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Authority in crisis



The BBC, has struggled to deal with post-Savile rumour and innuendo; the British parliament, stumbling from one scandal to the next, is routinely treated with scepticism and cynicism; even the police, as their uncertain response to the 2011 riots demonstrated, are seemingly wracked by self-doubt. But is this crisis of authority, and of trust, really such a bad thing? Or is there another problem here? Does it also implicate the freedom and
autonomy of the individual itself? Has regulation – the solution often proposed to the widespread mistrust of authority – exacerbated the problem? In this keynote controversy filmed at the Battle of Ideas Frank Furedi presents his new
book Authority: a sociological history to two respondents and the audience, who then examine the issues. The speakers are: Professor Frank Furedi; Toby Mundy; Elizabeth Oldfield and the chair is Dr Tim Black.

Recommended link: Battle of Ideas debate page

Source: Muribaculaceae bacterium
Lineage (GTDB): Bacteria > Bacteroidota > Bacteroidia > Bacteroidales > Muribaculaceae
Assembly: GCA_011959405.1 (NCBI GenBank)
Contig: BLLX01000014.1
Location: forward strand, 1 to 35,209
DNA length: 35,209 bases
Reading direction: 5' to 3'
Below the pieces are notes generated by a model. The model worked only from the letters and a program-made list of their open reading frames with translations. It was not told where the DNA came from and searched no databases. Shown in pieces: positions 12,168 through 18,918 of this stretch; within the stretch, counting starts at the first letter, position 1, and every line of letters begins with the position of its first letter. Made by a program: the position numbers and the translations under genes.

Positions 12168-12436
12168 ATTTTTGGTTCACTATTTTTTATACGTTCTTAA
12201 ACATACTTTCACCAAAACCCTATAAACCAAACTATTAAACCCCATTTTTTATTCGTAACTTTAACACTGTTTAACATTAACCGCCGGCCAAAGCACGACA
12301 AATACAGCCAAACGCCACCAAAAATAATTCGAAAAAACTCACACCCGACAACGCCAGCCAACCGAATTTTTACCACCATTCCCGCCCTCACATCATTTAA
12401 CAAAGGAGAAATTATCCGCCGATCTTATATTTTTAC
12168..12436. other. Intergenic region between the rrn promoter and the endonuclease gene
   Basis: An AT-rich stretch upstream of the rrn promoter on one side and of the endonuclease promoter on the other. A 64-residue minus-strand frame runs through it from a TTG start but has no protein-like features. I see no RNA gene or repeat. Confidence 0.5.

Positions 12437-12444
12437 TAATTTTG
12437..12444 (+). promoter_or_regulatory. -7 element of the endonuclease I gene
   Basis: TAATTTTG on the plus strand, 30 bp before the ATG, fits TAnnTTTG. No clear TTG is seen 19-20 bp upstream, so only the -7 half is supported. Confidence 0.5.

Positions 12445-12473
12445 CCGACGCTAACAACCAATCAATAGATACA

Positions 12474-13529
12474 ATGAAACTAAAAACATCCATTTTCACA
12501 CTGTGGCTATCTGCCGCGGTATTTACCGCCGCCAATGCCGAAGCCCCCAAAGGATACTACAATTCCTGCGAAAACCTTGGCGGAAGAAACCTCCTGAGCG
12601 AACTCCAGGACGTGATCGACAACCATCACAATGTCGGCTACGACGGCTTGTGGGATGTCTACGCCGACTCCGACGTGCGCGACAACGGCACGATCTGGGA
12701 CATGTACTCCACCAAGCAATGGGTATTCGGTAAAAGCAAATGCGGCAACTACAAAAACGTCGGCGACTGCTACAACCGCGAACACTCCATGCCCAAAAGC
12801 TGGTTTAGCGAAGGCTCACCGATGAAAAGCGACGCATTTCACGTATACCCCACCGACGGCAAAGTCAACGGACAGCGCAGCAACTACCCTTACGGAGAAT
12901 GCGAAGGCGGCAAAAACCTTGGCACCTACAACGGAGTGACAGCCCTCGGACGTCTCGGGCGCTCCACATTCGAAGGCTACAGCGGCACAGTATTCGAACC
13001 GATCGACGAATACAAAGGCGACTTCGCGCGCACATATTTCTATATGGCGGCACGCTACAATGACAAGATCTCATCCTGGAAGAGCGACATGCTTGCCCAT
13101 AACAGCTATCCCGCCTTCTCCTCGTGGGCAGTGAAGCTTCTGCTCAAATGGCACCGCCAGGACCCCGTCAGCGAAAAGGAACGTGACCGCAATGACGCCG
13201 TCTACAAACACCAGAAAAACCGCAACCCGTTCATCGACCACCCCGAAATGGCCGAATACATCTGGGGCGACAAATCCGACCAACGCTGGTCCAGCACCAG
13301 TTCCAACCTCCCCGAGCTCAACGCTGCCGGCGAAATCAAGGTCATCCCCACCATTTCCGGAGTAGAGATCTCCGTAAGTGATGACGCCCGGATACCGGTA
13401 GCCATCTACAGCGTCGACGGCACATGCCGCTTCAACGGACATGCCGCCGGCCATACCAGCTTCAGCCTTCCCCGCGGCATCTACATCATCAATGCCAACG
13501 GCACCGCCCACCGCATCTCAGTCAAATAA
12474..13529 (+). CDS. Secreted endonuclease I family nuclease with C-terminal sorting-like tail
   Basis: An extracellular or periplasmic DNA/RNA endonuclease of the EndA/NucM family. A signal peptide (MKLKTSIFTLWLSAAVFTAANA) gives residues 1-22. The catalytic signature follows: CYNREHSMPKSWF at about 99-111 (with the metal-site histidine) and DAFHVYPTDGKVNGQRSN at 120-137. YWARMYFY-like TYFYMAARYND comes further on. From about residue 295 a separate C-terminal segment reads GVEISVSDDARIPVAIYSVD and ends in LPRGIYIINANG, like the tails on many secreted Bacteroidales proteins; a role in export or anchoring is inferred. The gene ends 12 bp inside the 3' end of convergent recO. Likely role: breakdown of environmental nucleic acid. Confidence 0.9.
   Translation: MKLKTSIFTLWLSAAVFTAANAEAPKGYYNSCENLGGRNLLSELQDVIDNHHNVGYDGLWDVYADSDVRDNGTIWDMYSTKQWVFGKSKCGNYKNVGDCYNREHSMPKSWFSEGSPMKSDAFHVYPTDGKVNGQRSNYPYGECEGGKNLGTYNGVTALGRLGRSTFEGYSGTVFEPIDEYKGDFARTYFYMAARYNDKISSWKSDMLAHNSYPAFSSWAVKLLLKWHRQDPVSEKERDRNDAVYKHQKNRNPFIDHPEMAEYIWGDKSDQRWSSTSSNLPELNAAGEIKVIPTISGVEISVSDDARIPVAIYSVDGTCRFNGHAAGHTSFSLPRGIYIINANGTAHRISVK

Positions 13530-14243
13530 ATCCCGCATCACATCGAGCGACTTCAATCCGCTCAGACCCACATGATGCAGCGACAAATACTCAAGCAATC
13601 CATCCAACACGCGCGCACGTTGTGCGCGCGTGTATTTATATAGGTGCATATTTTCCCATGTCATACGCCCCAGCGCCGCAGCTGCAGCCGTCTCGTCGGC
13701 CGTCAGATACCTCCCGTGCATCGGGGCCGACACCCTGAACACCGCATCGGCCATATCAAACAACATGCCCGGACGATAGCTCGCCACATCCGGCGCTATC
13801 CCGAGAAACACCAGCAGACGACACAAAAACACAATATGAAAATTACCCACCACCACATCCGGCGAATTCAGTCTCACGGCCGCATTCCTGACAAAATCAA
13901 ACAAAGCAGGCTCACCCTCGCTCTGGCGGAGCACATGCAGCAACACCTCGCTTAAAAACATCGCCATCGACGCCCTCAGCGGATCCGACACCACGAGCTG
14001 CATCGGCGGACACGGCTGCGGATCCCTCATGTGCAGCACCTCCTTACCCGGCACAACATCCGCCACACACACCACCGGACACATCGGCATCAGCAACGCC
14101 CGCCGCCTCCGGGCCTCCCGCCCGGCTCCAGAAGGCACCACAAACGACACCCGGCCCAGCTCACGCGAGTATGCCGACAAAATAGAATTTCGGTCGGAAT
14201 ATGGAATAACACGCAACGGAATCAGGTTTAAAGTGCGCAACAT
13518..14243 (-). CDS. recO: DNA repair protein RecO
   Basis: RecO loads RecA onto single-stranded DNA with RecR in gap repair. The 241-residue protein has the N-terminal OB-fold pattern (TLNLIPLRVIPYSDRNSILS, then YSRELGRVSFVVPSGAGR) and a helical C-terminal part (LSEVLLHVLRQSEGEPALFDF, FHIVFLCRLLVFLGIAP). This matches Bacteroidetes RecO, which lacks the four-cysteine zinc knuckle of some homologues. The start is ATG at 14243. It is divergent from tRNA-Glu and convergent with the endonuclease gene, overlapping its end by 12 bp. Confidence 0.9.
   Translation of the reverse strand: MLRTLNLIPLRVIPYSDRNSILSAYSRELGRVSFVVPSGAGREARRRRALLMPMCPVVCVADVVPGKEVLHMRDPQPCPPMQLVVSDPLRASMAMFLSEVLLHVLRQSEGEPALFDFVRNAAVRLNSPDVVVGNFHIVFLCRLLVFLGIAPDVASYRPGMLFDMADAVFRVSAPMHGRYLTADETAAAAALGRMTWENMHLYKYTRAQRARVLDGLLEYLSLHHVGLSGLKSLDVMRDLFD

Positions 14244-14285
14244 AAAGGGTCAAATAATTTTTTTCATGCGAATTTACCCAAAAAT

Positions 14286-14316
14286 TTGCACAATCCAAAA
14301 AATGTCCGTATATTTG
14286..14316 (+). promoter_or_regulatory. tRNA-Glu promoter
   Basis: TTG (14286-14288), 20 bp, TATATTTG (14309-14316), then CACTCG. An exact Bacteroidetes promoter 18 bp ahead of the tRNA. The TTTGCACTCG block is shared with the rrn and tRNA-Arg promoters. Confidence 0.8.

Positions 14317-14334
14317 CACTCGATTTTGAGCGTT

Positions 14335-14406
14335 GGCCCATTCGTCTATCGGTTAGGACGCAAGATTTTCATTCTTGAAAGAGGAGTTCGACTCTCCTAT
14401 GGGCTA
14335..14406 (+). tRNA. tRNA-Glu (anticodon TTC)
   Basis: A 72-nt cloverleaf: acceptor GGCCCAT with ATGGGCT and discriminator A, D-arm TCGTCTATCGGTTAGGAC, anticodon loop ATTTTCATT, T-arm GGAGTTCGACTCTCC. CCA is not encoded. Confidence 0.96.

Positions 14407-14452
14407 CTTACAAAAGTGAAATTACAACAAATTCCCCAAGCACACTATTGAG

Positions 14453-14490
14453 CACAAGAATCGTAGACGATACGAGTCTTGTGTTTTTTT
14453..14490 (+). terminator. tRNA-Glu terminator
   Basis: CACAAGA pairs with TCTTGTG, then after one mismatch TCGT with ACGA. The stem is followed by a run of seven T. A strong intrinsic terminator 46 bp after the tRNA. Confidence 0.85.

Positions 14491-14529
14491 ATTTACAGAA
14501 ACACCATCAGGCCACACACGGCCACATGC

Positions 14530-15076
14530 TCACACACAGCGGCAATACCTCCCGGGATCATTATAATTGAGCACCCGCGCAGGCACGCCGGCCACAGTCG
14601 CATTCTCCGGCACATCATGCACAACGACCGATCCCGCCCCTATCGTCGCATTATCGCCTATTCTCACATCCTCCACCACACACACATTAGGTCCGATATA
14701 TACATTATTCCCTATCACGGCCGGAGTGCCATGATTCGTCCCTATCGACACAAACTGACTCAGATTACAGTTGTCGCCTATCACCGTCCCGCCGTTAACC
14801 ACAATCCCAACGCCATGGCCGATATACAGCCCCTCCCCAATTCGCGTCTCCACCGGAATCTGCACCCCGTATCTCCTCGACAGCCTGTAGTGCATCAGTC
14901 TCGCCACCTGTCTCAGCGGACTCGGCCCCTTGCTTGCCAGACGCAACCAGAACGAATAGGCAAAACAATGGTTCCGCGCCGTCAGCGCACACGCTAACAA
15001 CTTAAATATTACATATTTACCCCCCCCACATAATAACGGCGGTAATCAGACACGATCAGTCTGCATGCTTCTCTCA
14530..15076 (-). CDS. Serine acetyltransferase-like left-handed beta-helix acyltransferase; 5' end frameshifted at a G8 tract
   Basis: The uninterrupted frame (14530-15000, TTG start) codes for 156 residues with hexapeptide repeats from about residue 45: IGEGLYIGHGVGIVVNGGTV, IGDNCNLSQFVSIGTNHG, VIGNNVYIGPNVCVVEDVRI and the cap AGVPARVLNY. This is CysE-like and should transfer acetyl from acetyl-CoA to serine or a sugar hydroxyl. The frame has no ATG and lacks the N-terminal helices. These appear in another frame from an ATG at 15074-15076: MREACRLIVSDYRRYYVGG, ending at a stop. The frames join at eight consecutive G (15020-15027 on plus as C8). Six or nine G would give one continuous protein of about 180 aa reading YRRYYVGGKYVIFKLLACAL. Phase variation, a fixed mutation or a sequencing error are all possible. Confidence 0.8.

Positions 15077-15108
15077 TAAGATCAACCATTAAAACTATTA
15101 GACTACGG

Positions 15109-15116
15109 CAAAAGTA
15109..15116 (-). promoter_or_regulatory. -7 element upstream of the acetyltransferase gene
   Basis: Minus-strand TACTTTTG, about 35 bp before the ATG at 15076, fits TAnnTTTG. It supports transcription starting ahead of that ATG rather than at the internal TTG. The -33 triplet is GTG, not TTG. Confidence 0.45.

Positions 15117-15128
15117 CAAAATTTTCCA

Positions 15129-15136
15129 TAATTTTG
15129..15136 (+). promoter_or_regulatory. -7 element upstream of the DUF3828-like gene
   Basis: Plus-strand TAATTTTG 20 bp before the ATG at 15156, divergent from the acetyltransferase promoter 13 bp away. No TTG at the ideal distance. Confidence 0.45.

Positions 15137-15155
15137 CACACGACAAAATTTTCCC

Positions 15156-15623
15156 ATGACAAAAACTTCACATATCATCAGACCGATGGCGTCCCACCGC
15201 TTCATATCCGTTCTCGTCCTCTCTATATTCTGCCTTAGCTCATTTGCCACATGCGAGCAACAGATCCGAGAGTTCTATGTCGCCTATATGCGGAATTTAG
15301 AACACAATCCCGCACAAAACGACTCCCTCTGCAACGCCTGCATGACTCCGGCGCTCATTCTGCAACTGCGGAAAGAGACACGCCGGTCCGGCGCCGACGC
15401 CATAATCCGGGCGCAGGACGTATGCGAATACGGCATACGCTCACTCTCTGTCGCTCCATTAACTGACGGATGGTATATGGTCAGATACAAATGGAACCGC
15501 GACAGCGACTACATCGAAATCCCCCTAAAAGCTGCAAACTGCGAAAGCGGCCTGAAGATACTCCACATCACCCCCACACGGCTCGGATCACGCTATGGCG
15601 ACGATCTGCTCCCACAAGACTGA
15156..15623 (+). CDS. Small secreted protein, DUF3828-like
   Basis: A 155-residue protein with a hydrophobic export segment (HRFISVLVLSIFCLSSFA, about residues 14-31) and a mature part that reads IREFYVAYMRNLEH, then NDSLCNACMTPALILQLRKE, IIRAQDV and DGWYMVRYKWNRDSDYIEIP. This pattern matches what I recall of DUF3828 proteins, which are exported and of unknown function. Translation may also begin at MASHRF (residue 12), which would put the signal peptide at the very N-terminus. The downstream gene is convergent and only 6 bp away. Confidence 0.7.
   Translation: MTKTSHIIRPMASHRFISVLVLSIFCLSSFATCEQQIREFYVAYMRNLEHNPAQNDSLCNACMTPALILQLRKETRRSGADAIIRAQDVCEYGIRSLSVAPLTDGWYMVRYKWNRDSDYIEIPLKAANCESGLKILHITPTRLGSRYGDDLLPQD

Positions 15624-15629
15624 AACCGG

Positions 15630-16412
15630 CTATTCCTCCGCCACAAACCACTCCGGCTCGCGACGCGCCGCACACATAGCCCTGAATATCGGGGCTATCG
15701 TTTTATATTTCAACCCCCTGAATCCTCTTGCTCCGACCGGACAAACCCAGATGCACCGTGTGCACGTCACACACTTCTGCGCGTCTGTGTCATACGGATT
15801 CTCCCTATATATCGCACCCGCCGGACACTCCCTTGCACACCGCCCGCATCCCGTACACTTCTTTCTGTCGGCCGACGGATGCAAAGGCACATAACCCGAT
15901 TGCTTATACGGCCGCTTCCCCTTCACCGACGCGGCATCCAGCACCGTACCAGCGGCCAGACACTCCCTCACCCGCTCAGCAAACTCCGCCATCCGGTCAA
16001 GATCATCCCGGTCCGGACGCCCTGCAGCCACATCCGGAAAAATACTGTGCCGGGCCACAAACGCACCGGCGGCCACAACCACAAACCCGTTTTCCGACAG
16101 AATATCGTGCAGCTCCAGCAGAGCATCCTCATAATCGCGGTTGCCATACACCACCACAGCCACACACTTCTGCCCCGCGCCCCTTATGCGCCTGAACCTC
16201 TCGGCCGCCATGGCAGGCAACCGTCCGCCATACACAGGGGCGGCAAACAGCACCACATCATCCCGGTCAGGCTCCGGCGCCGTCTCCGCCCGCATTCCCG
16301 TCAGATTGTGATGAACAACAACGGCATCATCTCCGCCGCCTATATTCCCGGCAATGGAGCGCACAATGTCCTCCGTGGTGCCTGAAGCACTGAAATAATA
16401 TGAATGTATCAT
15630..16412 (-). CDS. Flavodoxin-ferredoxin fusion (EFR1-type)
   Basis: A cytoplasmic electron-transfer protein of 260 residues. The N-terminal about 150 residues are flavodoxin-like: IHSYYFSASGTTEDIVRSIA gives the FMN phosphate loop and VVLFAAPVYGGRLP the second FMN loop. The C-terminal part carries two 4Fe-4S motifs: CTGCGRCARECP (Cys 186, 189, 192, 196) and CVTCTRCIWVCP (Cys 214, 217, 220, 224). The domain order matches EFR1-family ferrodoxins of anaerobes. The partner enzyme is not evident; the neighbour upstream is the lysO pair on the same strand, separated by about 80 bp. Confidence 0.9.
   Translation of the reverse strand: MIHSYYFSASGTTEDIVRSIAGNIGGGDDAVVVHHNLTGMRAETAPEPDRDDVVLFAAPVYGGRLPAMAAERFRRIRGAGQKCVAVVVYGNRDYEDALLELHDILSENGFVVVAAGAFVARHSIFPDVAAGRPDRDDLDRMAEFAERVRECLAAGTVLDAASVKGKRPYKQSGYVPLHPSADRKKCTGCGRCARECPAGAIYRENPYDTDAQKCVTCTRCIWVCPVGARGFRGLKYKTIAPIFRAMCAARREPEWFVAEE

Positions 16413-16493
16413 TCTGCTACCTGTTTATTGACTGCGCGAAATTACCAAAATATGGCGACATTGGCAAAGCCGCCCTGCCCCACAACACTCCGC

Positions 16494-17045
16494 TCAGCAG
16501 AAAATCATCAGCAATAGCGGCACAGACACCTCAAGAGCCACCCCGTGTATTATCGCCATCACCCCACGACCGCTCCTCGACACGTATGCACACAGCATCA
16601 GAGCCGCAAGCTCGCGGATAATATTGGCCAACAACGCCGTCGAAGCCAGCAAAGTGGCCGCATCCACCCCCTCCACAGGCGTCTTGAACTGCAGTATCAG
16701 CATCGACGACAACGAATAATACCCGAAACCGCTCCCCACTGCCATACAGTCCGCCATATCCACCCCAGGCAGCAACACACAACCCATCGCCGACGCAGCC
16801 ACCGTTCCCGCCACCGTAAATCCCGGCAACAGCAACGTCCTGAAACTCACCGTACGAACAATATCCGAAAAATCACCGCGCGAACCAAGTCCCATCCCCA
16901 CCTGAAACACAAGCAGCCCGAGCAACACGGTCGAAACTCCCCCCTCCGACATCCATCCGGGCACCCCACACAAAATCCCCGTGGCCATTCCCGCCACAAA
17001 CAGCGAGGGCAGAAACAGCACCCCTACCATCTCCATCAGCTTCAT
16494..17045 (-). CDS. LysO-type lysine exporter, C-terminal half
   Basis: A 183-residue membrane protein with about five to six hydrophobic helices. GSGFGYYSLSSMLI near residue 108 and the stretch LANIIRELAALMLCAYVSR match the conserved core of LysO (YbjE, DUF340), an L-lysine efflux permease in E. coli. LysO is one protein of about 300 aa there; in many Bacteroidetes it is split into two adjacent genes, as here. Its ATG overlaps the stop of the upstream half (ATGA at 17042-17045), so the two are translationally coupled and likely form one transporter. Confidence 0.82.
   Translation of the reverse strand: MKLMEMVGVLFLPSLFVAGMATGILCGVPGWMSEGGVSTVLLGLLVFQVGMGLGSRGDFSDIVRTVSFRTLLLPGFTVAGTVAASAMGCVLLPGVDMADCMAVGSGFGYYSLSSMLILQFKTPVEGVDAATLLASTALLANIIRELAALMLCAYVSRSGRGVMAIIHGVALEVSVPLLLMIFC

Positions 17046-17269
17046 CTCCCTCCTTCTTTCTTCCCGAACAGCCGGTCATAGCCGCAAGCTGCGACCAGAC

Related topics: Debates

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Magda said:

I really like the point that the Occupy movement died becasue they hate authority

Dean said:

Most important thing I learnt watching this video:

Authority is not power, it is how we make meaning of and usurp power. Without that desire to contest authority with a new authority, we are reduced to be against ourselves as moral beings.

Dr Strangelove said:

Great content. Some thought-provoking criticism of the Guardian reading middle class drivel that authority is always deferential to power. Give me the authority of moral conviction any day than the gullibility of trust. Should we replace the conviction to win authority with the woolly notion of being trustworthy. I don’t think so